You are here
Fewer US rigs may not cut shale oil output: Exxon CEO
[HOUSTON] The precipitous drop in the US drilling rig count over the past few months may not cause a long-term drop in shale oil output as the productivity of new wells continues to rise, Exxon Mobil Corp's chief executive said on Tuesday.
CEO Rex Tillerson noted that companies idled many natural gas rigs when prices crashed around 2008. But six years later, gas output is higher than ever and prices are lower than before.
"Clearly a significant decline in rig activity did not lead to a sharp drop in gas output," Tillerson said about the natural gas industry at the IHS CERAWeek energy conference in Houston."Is that analogous in tight oil? We'll find out."
The US oil rig count has fallen in half over the past year to 734 now, according to Baker Hughes, as producers responded to a 50 per cent slide in crude prices since June.
That pullback, along with short timeframes that can bring new wells online in just weeks, has contributed to the view that the United States is the world's new swing producer.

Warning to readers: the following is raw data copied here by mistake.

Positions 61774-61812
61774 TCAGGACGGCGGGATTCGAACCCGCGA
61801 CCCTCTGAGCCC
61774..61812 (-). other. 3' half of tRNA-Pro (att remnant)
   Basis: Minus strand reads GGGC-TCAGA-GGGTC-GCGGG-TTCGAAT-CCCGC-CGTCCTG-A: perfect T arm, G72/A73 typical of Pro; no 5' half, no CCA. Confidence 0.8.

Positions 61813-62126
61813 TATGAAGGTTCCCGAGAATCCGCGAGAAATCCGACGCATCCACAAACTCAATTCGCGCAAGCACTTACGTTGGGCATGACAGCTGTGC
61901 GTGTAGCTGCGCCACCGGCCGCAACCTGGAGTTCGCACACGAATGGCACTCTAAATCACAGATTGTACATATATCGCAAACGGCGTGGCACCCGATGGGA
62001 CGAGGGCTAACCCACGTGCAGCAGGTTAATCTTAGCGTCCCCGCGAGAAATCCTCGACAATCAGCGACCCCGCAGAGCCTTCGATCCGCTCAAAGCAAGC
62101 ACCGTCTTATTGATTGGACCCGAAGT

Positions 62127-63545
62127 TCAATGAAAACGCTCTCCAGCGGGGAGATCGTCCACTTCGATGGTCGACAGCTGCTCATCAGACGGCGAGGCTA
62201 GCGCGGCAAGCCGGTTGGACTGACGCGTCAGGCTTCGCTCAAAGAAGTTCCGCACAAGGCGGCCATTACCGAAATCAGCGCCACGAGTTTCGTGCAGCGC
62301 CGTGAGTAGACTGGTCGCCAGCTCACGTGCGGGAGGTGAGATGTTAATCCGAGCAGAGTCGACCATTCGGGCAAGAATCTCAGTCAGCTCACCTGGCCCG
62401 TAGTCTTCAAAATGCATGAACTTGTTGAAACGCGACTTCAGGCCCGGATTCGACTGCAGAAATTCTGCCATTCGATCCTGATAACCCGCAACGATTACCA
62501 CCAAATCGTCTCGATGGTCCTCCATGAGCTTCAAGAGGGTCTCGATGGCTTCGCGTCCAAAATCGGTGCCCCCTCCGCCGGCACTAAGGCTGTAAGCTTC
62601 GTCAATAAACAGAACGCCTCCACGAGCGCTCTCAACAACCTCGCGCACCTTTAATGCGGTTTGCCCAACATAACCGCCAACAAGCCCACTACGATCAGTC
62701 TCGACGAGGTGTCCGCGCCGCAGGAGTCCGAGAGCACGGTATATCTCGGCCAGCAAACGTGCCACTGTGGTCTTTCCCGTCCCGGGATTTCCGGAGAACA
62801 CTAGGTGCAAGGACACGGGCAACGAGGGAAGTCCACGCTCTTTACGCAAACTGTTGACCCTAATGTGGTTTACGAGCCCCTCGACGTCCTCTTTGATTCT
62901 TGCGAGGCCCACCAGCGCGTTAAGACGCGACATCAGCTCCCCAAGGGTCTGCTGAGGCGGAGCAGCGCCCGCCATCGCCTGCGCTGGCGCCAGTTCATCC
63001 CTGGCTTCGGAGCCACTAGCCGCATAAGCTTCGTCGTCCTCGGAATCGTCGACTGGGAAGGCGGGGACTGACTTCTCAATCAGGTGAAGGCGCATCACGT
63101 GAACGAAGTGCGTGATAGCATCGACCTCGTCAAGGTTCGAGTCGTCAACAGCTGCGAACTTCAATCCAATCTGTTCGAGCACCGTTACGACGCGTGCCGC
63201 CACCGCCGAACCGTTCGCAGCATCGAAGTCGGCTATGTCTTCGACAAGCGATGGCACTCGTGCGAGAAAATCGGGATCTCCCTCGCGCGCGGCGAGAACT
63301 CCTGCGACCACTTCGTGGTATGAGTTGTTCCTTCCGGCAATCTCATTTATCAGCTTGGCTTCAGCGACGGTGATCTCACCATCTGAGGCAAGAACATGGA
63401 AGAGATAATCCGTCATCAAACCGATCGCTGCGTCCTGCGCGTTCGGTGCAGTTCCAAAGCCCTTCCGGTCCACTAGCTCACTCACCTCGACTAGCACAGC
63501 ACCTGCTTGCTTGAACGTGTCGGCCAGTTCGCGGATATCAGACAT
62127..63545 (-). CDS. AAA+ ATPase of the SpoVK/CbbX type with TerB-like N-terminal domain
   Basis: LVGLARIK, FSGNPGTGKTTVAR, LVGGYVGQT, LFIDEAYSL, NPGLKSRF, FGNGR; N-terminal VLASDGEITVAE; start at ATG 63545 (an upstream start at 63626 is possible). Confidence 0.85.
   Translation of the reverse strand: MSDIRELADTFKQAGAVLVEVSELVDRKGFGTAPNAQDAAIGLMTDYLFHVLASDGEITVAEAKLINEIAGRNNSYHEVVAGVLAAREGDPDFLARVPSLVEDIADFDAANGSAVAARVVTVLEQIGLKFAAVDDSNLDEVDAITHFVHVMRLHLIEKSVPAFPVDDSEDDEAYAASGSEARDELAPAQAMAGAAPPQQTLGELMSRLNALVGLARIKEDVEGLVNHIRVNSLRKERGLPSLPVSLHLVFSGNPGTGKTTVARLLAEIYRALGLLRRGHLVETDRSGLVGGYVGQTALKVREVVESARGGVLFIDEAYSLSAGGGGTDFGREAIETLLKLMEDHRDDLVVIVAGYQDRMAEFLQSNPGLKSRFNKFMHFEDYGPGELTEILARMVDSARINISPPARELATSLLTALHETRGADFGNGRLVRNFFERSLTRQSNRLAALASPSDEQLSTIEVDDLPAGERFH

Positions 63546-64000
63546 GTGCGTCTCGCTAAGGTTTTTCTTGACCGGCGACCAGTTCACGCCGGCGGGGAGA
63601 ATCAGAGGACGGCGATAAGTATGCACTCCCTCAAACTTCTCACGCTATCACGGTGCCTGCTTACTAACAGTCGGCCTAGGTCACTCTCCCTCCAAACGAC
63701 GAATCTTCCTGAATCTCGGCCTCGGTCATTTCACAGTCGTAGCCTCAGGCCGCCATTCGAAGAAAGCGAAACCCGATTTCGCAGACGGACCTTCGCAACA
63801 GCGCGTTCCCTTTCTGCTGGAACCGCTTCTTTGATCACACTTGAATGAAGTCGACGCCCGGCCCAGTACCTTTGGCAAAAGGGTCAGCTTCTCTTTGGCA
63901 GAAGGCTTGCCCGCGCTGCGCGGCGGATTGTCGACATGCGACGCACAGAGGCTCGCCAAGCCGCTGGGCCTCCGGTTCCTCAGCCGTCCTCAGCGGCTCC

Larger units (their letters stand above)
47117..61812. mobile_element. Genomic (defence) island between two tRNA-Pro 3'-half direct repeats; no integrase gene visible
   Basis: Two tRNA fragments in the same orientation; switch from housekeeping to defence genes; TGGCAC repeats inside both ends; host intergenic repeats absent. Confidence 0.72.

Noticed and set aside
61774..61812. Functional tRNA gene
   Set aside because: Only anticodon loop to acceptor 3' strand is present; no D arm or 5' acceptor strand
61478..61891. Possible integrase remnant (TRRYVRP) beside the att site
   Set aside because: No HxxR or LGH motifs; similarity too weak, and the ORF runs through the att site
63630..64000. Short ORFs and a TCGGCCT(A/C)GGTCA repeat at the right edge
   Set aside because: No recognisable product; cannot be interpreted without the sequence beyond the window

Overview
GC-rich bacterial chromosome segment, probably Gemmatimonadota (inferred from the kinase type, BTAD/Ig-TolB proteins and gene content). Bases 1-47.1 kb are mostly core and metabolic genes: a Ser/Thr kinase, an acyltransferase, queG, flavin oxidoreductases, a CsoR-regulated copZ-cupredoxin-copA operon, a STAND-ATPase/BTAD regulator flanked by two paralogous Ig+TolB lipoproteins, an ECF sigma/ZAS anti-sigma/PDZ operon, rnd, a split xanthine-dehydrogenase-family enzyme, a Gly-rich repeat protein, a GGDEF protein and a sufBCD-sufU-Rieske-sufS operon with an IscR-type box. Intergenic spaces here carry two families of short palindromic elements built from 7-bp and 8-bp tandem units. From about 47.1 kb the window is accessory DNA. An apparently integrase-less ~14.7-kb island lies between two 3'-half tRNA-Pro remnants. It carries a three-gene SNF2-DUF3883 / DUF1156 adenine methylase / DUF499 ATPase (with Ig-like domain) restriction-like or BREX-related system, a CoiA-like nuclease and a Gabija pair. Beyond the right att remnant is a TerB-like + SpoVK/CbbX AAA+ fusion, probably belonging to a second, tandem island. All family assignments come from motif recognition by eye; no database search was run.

The US Energy Information Agency has forecast American oil output may dip as early as this month and certainly in the third quarter, before rising to around 9.18 million barrels per day at year's end.
Roger Diwan, energy analyst and vice president of IHS Financial Services, said US output could easily rise by 500,000 bpd in 2016 even if spending does not rise from this year's reduced levels. "The system can adjust very quickly," Mr Diwan said.
Mr Tillerson, reiterating previous comments, said the market is in a phase of price discovery to figure out the real cost of producing a barrel of shale oil, which tends to be costlier than conventional liquids.
The downturn will "allow the market to determine where the marginal cost of supply is," he said. "Understanding how the resources really behaves at a reduced level of investment is something we will all learn." Many US shale oil producers have slashed spending by 25-70 per cent in recent months.
Exxon, whose shale work makes up only a fraction of its global output as the world's top oil company, reduced its capital program by a smaller percentage to around US$34 billion. "We reduced our capital program about 12 percent," Mr Tillerson said. "We'll see throughout the year whether we stay there or not, we're seeing a lot of cost efficiencies."